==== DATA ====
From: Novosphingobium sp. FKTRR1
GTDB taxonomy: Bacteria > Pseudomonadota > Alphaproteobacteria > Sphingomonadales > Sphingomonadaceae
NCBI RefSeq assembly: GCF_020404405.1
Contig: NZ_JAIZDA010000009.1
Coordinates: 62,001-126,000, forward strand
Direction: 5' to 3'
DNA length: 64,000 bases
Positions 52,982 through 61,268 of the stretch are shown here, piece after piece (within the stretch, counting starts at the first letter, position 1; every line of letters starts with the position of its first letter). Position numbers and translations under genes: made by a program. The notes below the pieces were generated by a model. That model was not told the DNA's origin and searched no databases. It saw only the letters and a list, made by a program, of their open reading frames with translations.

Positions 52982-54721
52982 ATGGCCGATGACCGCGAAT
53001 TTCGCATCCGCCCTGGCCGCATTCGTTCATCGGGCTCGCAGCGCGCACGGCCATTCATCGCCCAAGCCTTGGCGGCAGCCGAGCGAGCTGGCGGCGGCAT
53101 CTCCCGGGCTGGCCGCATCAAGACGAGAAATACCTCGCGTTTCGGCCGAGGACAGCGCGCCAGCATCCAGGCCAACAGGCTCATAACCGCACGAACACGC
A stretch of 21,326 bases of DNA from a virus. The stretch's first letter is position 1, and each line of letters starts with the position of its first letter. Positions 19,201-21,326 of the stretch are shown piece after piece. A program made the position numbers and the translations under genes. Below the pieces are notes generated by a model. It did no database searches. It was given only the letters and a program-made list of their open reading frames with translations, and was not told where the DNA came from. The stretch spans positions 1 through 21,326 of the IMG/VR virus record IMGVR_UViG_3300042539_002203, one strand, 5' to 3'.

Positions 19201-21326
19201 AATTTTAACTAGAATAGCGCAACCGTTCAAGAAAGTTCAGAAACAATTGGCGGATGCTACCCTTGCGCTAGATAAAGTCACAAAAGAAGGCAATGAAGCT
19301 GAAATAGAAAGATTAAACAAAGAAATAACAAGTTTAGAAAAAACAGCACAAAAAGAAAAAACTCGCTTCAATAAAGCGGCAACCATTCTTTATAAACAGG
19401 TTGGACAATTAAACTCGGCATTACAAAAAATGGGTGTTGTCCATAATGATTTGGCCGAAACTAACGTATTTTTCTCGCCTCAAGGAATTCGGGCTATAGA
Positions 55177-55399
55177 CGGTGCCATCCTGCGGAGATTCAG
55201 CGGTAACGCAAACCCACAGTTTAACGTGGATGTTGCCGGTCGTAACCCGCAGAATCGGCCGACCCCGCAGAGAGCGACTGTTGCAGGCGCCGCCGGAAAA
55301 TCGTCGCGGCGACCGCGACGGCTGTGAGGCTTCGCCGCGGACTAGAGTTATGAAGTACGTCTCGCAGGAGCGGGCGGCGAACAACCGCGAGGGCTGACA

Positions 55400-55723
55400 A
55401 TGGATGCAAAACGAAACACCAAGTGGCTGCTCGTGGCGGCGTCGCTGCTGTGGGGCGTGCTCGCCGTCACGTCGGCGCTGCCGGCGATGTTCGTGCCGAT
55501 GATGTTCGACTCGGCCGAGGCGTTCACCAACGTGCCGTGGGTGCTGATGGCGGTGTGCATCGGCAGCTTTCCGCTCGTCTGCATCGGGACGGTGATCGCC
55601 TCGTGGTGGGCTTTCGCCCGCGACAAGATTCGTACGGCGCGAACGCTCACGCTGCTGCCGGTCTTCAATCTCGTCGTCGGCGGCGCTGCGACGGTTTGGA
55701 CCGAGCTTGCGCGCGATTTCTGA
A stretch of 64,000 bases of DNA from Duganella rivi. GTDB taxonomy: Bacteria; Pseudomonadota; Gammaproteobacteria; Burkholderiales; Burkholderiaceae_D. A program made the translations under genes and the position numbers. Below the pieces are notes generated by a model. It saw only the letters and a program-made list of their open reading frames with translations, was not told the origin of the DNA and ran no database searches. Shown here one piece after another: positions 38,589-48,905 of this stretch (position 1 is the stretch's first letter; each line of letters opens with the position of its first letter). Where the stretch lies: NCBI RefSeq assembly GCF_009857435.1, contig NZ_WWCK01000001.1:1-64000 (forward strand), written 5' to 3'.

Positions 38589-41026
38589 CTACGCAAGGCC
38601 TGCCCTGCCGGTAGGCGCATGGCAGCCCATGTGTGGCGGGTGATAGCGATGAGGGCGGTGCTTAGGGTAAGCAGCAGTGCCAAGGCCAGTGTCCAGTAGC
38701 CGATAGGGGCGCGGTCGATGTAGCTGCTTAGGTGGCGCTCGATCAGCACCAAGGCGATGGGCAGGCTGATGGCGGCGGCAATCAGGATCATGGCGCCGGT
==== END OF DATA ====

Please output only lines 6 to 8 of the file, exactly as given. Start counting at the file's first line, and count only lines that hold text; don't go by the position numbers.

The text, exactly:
Direction: 5' to 3'
DNA length: 64,000 bases
Positions 52,982 through 61,268 of the stretch are shown here, piece after piece (within the stretch, counting starts at the first letter, position 1; every line of letters starts with the position of its first letter). Position numbers and translations under genes: made by a program. The notes below the pieces were generated by a model. That model was not told the DNA's origin and searched no databases. It saw only the letters and a list, made by a program, of their open reading frames with translations.